It comes as a surprise to many who know of Norway as just Oslo, Bergen and the fjords that the country has a 197.7km-long land border with Russia.
Despite the lengthy border, there is only one border crossing at Storskog in Norway and Borisoglebsky (Boris Gleb) in Russia on the E105 highway, the northernmost road border crossing in Europe.
Much of the rest of the border is marked by a river and cuts through dense forest. Distinctive posts placed a few metres apart define the border. They are coloured bright yellow on the Norway side, and red-green striped on the Russian side. Even taking a couple of steps to encircle the posts is illegal and can land you in hot water.
All traffic crossing the border must do so at the Storskog border crossing point on the E105. Crossing have increased in recent years as Russians flock to Kirkenes for business, work and shopping opportunities, meaning queues are common.
Such is the Russian presence in Kirkenes, that some call it a Russian village in Norway. Many road signs are bilingual and it is common to hear Russian spoken on the streets and in shops.
As Kirkenes is also the end point for the Hurtigruten coastal voyage, international tourists are a common sight too, making this small town of just a few thousand people a fascinating place to visit. The border crossing itself is less than 10 miles to the south-east of Kirkenes.
In September 2017, a new tunnel and bridge opened on the Norway side of the border, completing the improvements to the E105 highway that crosses the border. The driving time between Kirkenes and Murmansk, the regional capital on the Russian side, is about three hours unless there are delays at the border. This video shows part of the bridge being moved into place:
The opening of the bridge and tunnel was marked by a ceremony attended by politicans and religious leaders. “We have a mutual interest in further developing cooperation, for business, trade, education, environment and other areas,” Minister Ketil Solvik-Olsen said in his speech at the opening ceremony, according to the Independent Barents Observer.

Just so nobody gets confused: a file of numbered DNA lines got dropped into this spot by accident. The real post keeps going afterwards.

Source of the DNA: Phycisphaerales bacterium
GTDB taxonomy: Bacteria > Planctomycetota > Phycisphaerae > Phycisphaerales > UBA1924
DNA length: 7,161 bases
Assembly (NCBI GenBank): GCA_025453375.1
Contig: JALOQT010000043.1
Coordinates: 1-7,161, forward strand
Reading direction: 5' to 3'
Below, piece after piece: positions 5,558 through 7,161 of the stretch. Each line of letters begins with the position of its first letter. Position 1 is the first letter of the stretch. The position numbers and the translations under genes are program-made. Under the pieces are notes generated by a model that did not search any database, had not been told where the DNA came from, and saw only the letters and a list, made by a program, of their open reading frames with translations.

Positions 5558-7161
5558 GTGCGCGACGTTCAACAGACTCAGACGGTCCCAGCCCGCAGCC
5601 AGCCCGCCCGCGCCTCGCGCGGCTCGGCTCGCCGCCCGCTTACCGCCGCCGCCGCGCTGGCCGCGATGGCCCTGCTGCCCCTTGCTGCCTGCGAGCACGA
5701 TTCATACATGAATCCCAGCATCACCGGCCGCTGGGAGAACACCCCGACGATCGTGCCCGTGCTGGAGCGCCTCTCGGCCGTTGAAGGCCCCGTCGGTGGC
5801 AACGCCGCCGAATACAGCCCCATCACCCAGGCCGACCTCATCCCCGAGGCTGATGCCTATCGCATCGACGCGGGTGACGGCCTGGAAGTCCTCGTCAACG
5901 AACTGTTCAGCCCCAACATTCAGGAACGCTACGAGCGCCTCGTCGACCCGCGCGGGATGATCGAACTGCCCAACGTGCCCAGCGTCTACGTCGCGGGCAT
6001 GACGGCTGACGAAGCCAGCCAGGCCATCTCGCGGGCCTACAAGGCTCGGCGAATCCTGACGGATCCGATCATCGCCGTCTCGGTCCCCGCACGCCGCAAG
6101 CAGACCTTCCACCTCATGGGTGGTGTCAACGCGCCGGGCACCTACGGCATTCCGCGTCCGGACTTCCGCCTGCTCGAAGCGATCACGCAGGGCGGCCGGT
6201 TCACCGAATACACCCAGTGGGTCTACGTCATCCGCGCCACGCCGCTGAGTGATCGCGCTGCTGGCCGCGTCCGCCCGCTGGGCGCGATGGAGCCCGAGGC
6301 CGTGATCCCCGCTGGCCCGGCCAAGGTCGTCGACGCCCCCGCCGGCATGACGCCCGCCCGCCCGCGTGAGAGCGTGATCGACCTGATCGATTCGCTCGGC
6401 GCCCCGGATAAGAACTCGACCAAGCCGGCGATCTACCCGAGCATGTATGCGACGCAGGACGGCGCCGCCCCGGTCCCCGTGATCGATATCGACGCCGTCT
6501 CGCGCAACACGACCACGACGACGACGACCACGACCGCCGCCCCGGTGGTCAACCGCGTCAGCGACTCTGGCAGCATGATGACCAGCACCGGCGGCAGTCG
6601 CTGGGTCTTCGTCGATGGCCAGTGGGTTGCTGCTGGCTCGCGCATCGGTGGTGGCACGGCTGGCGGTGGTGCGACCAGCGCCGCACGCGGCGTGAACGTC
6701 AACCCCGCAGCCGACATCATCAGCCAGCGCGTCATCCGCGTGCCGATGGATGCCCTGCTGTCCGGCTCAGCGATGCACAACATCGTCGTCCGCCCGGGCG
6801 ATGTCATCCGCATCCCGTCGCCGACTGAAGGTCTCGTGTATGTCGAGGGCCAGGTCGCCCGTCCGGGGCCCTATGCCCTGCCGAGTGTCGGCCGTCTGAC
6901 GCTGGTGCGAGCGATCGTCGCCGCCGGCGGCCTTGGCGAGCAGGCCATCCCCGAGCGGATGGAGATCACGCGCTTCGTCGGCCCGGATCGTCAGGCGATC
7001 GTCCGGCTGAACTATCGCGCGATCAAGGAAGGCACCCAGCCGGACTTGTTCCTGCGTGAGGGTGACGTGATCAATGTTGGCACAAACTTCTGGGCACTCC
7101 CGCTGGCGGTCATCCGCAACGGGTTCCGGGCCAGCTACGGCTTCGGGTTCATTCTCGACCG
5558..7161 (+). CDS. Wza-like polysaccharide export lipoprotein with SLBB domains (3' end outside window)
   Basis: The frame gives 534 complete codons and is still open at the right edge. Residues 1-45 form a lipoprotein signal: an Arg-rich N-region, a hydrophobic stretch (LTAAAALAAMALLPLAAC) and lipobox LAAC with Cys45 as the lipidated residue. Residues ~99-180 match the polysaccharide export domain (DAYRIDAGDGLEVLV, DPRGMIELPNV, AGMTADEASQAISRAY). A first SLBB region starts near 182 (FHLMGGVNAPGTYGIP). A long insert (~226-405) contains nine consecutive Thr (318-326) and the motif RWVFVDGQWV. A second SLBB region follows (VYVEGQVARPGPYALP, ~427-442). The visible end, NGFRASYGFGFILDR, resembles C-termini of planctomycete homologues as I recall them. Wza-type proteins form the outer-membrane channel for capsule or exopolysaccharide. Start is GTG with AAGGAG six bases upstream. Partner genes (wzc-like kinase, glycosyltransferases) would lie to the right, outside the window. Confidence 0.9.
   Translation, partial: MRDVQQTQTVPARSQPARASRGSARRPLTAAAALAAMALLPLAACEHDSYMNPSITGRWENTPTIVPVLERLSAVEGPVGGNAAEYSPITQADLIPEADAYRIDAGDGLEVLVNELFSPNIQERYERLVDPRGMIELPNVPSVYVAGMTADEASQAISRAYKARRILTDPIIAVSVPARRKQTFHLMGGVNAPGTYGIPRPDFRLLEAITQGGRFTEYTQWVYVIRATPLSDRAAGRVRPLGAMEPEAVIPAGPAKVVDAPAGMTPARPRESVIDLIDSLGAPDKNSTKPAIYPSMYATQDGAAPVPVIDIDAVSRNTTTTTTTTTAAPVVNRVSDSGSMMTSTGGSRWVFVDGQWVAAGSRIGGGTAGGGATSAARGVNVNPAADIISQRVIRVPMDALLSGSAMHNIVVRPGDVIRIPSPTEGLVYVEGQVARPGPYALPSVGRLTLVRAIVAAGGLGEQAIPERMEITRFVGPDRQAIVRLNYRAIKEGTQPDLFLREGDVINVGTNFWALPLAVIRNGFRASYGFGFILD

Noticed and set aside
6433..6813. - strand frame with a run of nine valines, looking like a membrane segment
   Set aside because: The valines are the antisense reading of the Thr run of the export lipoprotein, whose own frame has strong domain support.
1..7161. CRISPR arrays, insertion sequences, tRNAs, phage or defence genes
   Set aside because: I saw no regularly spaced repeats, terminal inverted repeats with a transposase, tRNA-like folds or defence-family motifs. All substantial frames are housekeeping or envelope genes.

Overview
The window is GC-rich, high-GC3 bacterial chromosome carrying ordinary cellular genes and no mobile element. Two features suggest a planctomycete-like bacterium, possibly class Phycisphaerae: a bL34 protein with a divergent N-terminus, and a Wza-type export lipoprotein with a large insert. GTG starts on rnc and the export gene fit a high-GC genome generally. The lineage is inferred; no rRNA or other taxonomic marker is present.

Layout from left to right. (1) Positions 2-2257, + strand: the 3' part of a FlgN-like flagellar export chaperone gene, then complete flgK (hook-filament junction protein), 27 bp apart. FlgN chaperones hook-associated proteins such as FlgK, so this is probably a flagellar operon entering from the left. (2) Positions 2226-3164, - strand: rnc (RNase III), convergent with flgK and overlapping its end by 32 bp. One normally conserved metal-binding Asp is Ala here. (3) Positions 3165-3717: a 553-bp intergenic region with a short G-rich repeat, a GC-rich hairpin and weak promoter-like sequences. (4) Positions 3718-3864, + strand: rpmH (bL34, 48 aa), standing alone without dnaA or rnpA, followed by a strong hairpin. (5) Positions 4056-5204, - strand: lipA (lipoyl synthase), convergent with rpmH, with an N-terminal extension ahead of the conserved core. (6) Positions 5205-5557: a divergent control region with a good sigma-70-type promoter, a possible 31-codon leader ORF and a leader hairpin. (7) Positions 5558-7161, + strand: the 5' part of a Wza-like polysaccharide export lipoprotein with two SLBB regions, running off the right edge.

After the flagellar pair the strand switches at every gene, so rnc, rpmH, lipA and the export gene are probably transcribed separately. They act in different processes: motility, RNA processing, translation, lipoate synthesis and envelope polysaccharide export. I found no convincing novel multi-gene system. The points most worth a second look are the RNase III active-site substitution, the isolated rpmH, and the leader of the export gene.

An unlikely entry point for asylum seekers
In 2015, stories emerged in global media about the increased number of asylum seekers entering Norway at the Storskog border crossing station on bicycles.
Russia bans foot traffic across the border and Norway fines drivers for carrying migrants across, so those making the journey from Russia to Norway have to use a bicycle, which is typically then abandoned.
“Some are fleeing the violence of Syria, Afghanistan and Iraq. Others — joblessness and oppression elsewhere. Yet all are part a growing wave of refugees from the Middle East who have obtained Russian visas as a transit path to Norway. As word of the Arctic Route to Europe has spread on social media, Norwegian officials are increasingly expressing alarm over the influx of migrants who see Russia's remote border with Norway as a safer and cheaper alternative to leaky boats on the Mediterranean” – PRI
The numbers of people seeking asylum in Norway dropped substantially last year, resulting in the planned closure of several reception centres.